I am reading a very informative book called ” The Story of Science” by Susan Wise Bauer, which she says she is writing for people who are not into science. Personally I think all of us in the scientific field can enjoy her historical travels. She traces the history of science (when she says science she definitely includes math which I consider to be the queen of sciences) from several centuries BC to the present century. I will focus on her discussion of deductive and inductive methodology.

From the time of Aristotle ( 300 BC) deductive reasoning was well known.Deductive reasoning starts from general statements to specific conclusions. You start with a premise and come to a conclusion.   No experimentation was done to get to the conclusions.  The Aristotelean method survived for centuries. (This is similar to the hypothesis that students start with in a science fair experiment.) Many centuries later,( almost nineteen centuries later)  during the time of Queen Elizabeth I (1612), Francis Bacon who had served in her court started thinking a little differently. He felt that deductive reasoning could distort evidence. You could play around with the evidence to suit your hypothesis. He was of the opinion that inductive reasoning would lead to more useful information. You start from specifics, work on experimentation and then come to a general conclusion. So you may have a hypothesis at the beginning ( not at the end like Aristotle) do some experiments and then come to a conclusion. This is what we call a scientific method.  The concept of experimentation  to prove something started in the Western world with Francis Bacon.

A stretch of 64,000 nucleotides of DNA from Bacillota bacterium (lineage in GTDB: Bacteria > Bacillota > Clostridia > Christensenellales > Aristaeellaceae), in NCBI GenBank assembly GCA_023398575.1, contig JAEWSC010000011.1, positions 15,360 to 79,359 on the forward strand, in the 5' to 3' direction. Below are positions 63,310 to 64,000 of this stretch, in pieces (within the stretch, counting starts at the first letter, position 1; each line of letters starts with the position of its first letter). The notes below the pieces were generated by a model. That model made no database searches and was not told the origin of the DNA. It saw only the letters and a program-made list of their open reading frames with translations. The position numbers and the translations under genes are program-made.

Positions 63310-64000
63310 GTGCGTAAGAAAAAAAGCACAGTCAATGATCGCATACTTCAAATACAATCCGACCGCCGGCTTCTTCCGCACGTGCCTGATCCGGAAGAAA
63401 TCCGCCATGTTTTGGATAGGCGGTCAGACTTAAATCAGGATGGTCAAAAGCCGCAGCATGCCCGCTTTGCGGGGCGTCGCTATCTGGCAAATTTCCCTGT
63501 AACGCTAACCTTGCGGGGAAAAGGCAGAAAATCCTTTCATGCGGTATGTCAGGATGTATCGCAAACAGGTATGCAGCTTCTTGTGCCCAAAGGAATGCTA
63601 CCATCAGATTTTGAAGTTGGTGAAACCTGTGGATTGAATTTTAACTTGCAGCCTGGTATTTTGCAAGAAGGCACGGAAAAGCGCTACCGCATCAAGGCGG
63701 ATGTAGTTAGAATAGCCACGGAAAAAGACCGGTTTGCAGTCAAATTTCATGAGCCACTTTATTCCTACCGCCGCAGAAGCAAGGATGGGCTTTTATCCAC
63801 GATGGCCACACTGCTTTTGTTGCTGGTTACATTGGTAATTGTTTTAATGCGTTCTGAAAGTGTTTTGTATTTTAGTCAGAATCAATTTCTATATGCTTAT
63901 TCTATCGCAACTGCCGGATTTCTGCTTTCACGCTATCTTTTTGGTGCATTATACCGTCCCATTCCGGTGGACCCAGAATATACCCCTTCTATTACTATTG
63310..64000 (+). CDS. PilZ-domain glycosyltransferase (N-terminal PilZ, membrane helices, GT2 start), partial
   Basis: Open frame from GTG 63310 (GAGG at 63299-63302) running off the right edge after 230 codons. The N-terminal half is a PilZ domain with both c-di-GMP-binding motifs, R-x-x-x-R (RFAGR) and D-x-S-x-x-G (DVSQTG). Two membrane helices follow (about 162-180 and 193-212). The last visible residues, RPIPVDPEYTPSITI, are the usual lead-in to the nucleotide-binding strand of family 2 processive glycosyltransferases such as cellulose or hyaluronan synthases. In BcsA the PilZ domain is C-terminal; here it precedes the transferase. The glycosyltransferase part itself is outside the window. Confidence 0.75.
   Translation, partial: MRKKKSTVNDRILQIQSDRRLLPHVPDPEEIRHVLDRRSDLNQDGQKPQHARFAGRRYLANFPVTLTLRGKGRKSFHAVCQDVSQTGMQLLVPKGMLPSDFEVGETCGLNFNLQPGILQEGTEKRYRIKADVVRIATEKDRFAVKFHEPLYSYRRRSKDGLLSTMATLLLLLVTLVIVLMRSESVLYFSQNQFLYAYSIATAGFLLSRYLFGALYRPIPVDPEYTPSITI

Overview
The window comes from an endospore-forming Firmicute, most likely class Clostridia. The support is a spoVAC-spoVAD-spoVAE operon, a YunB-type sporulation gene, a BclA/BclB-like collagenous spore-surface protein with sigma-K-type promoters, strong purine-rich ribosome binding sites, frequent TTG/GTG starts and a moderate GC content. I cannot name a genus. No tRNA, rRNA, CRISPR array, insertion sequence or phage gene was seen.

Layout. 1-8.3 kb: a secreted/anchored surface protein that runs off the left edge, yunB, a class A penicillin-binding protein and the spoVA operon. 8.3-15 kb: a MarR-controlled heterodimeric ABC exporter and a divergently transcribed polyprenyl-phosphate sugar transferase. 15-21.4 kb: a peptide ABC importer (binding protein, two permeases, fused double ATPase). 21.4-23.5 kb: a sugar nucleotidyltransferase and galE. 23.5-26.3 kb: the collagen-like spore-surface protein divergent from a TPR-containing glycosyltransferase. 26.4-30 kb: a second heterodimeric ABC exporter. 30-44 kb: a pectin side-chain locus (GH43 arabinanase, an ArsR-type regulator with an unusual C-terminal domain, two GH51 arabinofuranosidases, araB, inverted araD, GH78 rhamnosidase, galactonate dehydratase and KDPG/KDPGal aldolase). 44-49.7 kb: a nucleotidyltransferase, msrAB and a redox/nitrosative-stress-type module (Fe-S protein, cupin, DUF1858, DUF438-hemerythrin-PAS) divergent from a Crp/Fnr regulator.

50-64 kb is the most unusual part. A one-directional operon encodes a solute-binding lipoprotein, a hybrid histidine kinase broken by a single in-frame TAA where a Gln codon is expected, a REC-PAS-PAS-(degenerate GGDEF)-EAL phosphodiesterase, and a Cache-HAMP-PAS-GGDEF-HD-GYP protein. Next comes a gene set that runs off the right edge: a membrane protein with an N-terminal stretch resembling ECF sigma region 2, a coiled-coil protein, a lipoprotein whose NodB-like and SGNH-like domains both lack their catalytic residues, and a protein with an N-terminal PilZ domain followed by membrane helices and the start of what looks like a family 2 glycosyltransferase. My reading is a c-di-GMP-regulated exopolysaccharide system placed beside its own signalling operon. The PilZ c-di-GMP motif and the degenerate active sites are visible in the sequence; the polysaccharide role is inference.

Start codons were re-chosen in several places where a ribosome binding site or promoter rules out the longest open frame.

This was continued by William Harvey who, through dissection of the human and animal bodies proved how blood circulated in the body. Again, Copernicus proved through his mathematical observations that the sun, not the earth was the center of our universe. Deductive reasoning was being replaced slowly by inductive reasoning.Remember, all these pioneers had to fight against popularly held ideas that followed deductive reasoning and were ridiculed  for their innovations.